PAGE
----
Time taken : ~10mins
This is the first of a three-part series on performance photographers.
Performance photography is, after all, the first visual point of reference the audience has to the body of a show, and arguably a crucial part of the production. Whether consciously or not, the audience’s conceptions and expectations of a company’s aesthetic and production style are shaped by the work of the performance photographer. It takes a keen artistic spirit to be able to capture those ephemeral, split-second images that articulate volumes about the performance. For instance, even if you’ve never watched a production by the Singapore Dance Theatre (SDT) or T.H.E Dance Company, you’ve very likely glimpsed pictures of powerful and eloquent moments from some of their works, thanks to the eagle-eyed skill of performance photographer Bernie Ng.
Not many creative professionals begin their careers after an academic life in the hard sciences, but Bernie, who holds a PhD in biotechnology, is an exception. Born in Hong Kong, where she trained in ballet for 10 years, she moved to Australia as a teenager and eventually obtained her doctorate from the University of New South Wales. After working in post-doctoral research for a few years, she moved with her husband to Singapore in 2009, where she attended photography classes as a hobby while applying for jobs with research projects at science institutions. She has since traded in pipettes and brightly-lit laboratories for camera lenses and darkened performance venues, and has now amassed nine years of experience capturing classical and contemporary dance and theatre across genres and cultures.
On a rainy August afternoon, I sat with Bernie and her expansive archive as she took me through just a few of the highlights of her career.
Crossings (2012), Nanyang Academy of Fine Arts graduation showcase
Bernie’s first foray in shooting dance began with the help of her friend Jenny Chien, a senior from her ballet days in Hong Kong and retired SDT ballerina who taught dance at the Nanyang Academy of Fine Arts (NAFA). When Jenny invited her to watch some of the performances, Bernie took the opportunity to ask if she could shoot them, and was granted permission by the Head of Dance, Dr. Caren Carino. Bernie used a secondhand camera and a free editing software to produce the pictures. “This was my first ever dance photography experience,” Bernie shares. “My life changed that night. I was really excited. I realised this was something I really wanted to do. I’d never walked past dressing rooms since I was 16 years old. When I walked past them backstage to set up my camera, I was more excited to be close to dance than to photography. I always say, dance comes before photography for me.”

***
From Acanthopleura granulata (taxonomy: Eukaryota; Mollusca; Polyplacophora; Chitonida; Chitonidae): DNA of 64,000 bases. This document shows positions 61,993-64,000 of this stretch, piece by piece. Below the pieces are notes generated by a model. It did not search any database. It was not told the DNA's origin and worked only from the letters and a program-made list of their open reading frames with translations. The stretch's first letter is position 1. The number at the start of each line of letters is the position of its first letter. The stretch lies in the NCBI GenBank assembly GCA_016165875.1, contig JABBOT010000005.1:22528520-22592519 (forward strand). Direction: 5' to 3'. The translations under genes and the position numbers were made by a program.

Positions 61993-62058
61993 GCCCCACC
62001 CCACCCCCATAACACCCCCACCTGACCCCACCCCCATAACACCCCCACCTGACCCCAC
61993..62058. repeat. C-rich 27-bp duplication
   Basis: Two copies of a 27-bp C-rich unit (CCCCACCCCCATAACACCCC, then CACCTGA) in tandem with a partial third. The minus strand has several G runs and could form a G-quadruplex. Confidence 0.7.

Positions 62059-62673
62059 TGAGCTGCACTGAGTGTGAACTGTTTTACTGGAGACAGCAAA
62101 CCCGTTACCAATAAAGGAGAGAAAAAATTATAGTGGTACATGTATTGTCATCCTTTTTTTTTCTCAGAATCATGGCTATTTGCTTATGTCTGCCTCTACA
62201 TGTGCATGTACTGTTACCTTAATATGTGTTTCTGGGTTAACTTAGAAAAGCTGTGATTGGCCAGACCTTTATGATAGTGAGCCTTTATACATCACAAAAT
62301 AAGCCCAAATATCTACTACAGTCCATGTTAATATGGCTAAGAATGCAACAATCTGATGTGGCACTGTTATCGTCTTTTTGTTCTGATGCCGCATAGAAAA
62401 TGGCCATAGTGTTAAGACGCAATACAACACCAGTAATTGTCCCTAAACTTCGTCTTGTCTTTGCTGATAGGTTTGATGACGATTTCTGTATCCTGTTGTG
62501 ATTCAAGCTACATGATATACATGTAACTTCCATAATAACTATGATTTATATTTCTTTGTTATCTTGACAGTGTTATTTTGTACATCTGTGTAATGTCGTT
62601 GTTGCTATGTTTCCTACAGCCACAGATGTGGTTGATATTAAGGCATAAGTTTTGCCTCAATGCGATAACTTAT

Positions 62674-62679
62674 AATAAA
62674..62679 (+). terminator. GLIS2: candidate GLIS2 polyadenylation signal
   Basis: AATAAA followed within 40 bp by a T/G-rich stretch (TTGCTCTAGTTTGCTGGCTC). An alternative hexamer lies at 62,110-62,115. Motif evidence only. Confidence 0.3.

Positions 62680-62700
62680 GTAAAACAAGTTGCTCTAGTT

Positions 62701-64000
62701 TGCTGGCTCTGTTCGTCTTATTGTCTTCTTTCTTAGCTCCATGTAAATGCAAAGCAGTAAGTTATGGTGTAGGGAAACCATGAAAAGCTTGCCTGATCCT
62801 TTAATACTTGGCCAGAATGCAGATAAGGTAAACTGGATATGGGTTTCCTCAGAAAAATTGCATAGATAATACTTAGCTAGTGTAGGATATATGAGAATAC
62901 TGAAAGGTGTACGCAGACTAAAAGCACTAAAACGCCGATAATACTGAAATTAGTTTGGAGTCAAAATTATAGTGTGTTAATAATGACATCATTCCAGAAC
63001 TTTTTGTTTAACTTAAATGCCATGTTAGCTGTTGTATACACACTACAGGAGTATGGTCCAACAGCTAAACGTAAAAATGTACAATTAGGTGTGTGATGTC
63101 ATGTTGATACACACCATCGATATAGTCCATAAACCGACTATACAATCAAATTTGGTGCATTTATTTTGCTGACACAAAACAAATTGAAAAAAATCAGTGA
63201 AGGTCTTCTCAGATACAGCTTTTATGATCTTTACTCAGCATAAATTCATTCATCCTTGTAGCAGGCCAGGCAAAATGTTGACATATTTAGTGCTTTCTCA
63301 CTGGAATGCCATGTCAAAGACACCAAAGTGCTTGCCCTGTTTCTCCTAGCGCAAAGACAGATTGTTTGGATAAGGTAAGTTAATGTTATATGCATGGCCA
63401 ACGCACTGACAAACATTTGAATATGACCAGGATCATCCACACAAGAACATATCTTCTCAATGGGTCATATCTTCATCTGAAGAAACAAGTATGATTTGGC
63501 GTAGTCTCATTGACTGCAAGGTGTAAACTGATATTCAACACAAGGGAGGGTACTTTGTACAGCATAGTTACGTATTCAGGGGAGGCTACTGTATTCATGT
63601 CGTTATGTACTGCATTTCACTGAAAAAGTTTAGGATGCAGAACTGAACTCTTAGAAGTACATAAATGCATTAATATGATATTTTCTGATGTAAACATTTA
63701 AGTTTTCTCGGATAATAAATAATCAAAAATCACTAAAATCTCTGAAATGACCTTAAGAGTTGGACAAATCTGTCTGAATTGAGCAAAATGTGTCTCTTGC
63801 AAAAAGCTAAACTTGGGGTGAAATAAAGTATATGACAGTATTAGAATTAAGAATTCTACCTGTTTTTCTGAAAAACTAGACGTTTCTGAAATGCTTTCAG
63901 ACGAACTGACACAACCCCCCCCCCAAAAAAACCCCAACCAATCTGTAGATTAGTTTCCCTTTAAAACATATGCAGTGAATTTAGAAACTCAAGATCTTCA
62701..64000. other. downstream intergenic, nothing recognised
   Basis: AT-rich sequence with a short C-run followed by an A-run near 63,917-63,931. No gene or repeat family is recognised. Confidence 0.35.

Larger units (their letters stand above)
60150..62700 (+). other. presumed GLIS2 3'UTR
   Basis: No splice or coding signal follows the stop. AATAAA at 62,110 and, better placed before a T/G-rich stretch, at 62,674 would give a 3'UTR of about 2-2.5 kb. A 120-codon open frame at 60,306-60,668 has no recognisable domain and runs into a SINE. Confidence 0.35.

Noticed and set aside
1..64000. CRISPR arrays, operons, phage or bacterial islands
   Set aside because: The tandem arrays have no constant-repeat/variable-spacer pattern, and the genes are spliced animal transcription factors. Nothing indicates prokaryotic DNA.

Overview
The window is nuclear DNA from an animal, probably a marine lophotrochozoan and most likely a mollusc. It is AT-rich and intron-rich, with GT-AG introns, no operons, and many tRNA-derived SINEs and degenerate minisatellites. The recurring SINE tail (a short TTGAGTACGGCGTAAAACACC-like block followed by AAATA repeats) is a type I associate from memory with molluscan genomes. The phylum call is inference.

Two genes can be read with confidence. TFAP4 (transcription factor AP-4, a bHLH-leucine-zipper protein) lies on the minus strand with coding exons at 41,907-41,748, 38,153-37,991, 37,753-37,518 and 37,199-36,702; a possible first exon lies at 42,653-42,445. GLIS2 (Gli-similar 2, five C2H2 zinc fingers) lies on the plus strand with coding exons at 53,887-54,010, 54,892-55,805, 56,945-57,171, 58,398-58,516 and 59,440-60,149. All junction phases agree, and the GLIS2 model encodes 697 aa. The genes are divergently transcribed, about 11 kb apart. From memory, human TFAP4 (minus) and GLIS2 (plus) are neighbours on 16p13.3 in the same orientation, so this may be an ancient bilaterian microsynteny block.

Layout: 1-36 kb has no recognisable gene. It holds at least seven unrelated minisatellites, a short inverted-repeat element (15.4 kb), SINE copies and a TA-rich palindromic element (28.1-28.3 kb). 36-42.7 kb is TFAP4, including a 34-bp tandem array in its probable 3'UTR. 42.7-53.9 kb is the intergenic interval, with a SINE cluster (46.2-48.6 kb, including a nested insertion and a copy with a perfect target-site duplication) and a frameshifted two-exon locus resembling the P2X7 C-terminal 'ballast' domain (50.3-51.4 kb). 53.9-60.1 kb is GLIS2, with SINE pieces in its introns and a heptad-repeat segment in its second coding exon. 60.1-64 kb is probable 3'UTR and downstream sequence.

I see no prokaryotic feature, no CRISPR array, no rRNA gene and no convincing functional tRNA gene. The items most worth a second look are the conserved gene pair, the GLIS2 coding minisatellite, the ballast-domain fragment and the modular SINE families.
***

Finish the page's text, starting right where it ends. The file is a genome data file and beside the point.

Bernie describes her approach as “dancing with my fingers”, together with the performers. Shooting performance is not the work of an aloof documentarian, but a deeply engaged act of passion. “I’m not a very technical photographer. When something appeals to me visually, I click. I feel you have to love your subject, whatever you’re shooting. That’s when the enjoyment comes in.”
perfect strangErs (2013) by Yarra Ileto, T.H.E Second Company for T.H.E 5th Anniversary: bedfellows
While researching performance photographers in Singapore, Bernie attended a talk by veteran performance photographer Tan Ngiap Heng and sought his advice. He suggested she take a course in studio lighting, which she pursued along with other courses at Objectifs Centre for Photography and Film. A photo-essay assignment for one of the courses occasioned her to contact T.H.E. Dance Company to ask if she could shoot a rehearsal. They let her in, and were impressed enough with her work to offer her her first paid stint shooting for the company’s 5th Anniversary: bedfellows.
Swan Lake (2018) by the American Ballet Theatre, performed at da:ns festival 2018
The Seasons' Canon (2016) by Crystal Pite, Paris Opera Ballet, performed at da:ns festival 2019